The U.S. trucking industry hauls 10 billion tons of freight a year – dwarfing rail, barge and air, with more than 70% of all domestic shipments – connecting supply and demand in a sophisticated supply chain often overlooked by the end consumer. With the trucking industry facing strong demand and operating at full capacity, the relationship between truck logistics and consumer costs may soon become more difficult to ignore. Over the past 15 months, pricing power has shifted toward trucking companies and away from cargo shippers. In response, freight rates are firming, and transportation costs are reaching new highs. Whether measured by record-setting freight movements, shipping expenditures or fleet utilization data, the outlook for U.S. trucking and intermodal logistics providers is robust.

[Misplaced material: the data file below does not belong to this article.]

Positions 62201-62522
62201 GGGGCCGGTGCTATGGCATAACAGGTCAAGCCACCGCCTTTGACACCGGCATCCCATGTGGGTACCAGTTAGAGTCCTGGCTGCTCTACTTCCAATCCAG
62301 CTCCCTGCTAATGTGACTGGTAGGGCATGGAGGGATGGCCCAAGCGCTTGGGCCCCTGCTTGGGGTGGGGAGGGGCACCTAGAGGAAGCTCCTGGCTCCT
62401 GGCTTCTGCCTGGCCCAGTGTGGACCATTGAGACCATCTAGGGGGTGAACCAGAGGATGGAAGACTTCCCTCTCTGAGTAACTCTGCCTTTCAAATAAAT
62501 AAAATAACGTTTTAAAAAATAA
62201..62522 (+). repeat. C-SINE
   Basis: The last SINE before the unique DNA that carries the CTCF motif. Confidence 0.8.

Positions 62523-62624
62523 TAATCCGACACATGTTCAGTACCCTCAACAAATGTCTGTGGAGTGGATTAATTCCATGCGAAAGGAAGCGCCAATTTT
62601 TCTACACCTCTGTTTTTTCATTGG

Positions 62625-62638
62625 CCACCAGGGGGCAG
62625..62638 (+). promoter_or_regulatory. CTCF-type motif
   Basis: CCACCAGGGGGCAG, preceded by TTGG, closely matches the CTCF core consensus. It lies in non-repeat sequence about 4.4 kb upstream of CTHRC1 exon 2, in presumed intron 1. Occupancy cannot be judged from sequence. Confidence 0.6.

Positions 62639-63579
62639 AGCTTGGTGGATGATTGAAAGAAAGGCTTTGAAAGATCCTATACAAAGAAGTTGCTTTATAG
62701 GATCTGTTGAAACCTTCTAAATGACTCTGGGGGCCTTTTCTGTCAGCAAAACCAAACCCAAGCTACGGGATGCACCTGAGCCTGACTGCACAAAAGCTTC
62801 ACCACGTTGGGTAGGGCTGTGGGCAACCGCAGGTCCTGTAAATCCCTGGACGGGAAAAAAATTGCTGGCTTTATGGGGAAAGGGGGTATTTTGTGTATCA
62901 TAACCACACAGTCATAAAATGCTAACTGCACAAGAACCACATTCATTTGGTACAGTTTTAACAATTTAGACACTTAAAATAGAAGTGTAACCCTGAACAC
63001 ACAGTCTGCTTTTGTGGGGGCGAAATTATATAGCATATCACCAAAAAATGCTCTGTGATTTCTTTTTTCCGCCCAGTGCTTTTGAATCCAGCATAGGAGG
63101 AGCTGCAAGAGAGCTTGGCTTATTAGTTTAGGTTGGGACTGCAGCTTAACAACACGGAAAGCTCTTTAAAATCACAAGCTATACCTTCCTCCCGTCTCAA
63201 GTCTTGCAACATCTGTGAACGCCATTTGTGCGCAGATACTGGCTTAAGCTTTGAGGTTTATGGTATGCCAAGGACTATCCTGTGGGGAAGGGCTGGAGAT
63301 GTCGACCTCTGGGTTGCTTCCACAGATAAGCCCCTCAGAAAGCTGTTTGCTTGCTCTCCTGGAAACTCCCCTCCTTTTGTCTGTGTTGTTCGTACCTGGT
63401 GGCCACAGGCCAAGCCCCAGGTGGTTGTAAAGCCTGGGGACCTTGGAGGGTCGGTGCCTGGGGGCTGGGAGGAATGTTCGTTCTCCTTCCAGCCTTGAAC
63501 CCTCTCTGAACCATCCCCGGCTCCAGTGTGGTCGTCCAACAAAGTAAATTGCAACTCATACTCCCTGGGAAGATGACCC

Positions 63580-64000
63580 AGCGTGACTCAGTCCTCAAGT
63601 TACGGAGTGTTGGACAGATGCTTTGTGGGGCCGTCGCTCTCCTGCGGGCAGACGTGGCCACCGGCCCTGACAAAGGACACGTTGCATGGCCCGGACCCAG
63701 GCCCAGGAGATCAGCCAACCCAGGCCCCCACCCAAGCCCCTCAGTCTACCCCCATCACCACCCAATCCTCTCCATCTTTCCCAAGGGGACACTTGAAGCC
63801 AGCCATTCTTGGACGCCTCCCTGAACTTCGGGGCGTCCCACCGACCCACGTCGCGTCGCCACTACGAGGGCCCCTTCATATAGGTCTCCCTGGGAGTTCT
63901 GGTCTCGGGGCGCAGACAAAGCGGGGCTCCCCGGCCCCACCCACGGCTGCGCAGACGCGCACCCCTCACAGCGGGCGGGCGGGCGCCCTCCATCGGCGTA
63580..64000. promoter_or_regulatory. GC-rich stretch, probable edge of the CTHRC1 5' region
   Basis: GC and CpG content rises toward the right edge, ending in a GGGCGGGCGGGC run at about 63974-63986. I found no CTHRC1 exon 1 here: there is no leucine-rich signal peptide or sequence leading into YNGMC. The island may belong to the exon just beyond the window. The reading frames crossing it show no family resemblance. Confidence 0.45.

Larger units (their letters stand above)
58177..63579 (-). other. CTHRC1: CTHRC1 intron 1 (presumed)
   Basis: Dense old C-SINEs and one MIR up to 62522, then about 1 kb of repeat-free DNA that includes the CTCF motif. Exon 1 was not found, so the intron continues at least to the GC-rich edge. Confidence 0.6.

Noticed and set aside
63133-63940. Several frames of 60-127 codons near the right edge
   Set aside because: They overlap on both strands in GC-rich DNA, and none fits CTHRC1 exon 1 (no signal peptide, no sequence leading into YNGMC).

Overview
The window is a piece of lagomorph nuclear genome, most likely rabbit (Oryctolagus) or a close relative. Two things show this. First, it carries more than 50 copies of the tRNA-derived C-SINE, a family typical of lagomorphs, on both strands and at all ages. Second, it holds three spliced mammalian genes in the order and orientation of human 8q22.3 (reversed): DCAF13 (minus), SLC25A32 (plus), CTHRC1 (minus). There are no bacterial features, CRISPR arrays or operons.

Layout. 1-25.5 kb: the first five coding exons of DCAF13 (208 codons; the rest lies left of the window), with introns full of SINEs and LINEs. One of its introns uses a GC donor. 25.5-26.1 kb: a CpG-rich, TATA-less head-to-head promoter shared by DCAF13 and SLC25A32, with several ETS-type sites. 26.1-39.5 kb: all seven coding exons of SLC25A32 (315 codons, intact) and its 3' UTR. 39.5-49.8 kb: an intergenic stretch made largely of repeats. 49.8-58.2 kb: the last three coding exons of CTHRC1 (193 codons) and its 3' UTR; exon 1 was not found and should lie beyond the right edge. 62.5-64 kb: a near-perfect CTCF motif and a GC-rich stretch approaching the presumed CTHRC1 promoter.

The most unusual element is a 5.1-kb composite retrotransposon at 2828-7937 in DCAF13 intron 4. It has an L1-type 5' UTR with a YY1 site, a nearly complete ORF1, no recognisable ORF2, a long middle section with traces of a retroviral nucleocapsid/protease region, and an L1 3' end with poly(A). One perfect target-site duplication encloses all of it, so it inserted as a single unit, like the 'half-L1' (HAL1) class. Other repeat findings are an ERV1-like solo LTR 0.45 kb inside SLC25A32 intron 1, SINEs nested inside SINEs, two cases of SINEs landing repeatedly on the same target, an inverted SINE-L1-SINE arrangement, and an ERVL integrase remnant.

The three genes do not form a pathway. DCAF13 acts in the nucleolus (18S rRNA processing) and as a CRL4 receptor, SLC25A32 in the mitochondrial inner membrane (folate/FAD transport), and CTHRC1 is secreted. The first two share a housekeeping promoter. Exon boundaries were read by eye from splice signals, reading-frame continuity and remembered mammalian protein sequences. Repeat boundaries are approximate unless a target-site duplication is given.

The average cost to ship a 53-foot container by truck from Los Angeles to Chicago was $2,845 during the week ended December 31, 2017. The cost to truck a container along the same 2,032-mile route was $4,305 during the week ended August 31, 2018.1 The fact that freight costs soared by up to 50% (in some regions) during the first eight months of the year reflects tight capacity in the trucking industry that has been strained by high demand. While supply is responding accordingly as new orders for trucks reach new highs and lead times extend, the industry is struggling to find the truckers to drive them.